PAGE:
Uppermost House: The apple pie butterfly effect

PeterLewisTreehouseCMYKBy S. Peter Lewis

BN Columnist

I have only a few regrets from fifth grade.

One is sitting too close to Lisa Evans who, of course, threw up on me in the cafeteria during lunch. To this day, whenever I think about this tragedy I have to pinch my nose.

Another is more of a “lost opportunity” regret, the kind of tiny alignment of coincidences that could have changed the course of a 10-year-old boy’s life forever — a pastry-based version of the Butterfly Effect, if you will.

In 1968, Litton Cochran, an entrepreneur and the owner of a McDonald’s franchise in Knoxville, Tenn., took a chance and started selling little deep-fried pies just like his mother used to make. Within two years, Macdonald’s Hot Apple Pies were available from coast to coast.

And so, on an early winter day in 1970, I sat at our local Golden Arches on Whalley Avenue in New Haven, Conn. Dad and I opposite each other in a booth made from yellow, molded plastic, me holding one of the new-fangled hot apple pies (HAP) by its cardboard sleeve and contemplating it, because it wasn’t obvious how one ate such a contraption.

While it technically was a piece of pie, it had also just come out of a fryolator and had been delivered to me sans fork, hence I was a confused. But, I was also a clever boy and soon concocted a scheme just a few fries short of brilliant. Unfortunately, like many of the hasty contrivances of prepubescent males (e.g., arena football, the 1971 Ford Pinto), I had not considered all the angles — or should I say trajectories.

The main problem was the HAP was too hot to eat, so I needed to cool it off. Since the filling was encased in a pastry sleeve about the dimensions of the cardboard tube that holds a roll of toilet paper, I ciphered that I could just nibble off each end and then blow some air through the tunnel, cooling the contents down enough so I could enjoy the thing like a hot dog.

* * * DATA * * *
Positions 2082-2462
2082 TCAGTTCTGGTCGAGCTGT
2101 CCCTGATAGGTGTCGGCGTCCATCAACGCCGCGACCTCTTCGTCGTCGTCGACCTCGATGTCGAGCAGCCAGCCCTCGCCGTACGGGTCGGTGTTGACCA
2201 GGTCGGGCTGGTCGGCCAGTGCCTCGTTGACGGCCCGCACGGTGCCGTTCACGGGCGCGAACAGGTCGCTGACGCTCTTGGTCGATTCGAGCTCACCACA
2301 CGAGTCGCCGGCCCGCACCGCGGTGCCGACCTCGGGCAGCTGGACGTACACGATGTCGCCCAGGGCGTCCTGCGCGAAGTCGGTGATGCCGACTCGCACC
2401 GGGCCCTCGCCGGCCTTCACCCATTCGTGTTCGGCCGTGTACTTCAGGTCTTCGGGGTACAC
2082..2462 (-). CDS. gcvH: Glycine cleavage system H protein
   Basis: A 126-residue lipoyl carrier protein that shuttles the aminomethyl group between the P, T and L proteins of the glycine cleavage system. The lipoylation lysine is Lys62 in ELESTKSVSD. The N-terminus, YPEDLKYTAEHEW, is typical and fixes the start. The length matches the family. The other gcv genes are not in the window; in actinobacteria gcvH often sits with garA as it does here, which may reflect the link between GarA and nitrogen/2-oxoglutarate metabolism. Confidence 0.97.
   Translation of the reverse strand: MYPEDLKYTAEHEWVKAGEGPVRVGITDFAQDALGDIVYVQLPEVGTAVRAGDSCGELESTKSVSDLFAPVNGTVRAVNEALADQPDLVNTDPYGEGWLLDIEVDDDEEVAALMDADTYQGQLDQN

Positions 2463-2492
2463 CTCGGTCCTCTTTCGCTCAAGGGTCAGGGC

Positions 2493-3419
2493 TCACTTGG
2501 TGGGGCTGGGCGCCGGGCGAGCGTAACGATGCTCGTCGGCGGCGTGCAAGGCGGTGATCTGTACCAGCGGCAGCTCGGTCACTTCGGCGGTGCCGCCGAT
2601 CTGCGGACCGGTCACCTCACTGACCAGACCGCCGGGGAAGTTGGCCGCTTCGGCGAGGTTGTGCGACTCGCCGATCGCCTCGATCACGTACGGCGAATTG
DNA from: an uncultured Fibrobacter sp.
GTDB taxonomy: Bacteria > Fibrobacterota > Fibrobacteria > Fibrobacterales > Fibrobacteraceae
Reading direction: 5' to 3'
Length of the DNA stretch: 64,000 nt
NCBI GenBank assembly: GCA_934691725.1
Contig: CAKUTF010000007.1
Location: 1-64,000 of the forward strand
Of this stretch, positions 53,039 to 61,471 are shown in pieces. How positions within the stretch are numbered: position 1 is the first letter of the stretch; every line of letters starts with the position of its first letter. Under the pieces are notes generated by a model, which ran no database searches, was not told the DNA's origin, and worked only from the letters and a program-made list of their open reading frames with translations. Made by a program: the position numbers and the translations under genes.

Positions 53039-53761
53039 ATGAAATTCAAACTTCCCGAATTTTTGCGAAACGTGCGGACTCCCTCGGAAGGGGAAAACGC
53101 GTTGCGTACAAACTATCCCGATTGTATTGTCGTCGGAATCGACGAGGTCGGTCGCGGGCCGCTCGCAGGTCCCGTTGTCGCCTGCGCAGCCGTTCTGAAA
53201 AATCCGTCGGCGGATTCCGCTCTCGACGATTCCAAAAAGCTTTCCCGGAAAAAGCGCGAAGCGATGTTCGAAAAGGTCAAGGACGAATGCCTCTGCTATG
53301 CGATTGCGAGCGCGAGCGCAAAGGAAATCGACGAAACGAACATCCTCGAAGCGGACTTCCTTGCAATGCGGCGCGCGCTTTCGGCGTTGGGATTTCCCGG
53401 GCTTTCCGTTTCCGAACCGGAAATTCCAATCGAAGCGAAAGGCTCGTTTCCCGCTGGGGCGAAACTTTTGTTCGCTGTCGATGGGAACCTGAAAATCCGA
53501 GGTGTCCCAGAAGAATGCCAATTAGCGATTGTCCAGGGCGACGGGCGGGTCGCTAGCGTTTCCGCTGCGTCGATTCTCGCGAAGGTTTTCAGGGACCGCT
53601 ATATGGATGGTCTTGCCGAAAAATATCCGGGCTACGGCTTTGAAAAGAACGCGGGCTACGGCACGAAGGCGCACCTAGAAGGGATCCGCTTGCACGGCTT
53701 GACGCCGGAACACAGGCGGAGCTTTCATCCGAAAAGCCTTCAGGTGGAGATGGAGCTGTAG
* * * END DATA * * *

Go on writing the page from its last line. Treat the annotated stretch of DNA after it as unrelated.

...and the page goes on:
So I nibbled both ends, aimed the sleeve randomly toward the street, and gave a little blow. Meeting surprising resistance (due to inertia and friction, my father would later explain to me), I blew harder. Then, much harder.

And my pneumatic efforts produced an astonishing effect: one moment I was holding a fully-loaded, too-hot-to-eat, nutritionally-bereft dessert product, and the next moment I was holding the empty, smoking barrel of a Granny Smith bazooka.

I can still see the plug of molten apple filling blazing out over the table, steam streaming behind it like a comet trail. The glob just missed my startled father (who deftly tipped his head to the east) and then the bubbling and tumbling mass slapped against the skull of the bald man sitting with his back to us in the adjoining booth.

(If you want to know what the impact sounded like, defrost a boneless chicken breast, dip it in paint, and then throw it as hard as you can against the back of a very firm leather couch.)

The viscous scalding glob of fruit and liquefied igneous sugar hesitated for a moment, then slid off the bald man’s occipital lobe, down his neck, and disappeared in a puff of smoke behind his shirt collar.

Then, the bald man screamed.

Then, the bald man stood up.

Then, the bald man flapped his arms like an albatross trying to take off out of a vat of pudding.

Then, the bald man’s wife yelled something that cannot be printed in its entirety here, but which began with, “Why you little…”

Then, my dad and I left.

I still remember sitting in the cab of dad’s 1965 International pickup, staring bewildered through that empty pastry tube and smelling burning rubber.

At the time it happened, I regretted (in order): 1.) that my cooling experiment had failed; 2.) that I never got to eat my dessert; 3.) that I had badly burned the bald man; and, 4.) that the bald man’s wife may have gotten our license plate number. Now, however, after years of reflection, my real regret is that I didn’t have a GoPro video camera strapped to my baseball cap. Talk about going viral…

Please follow and like us: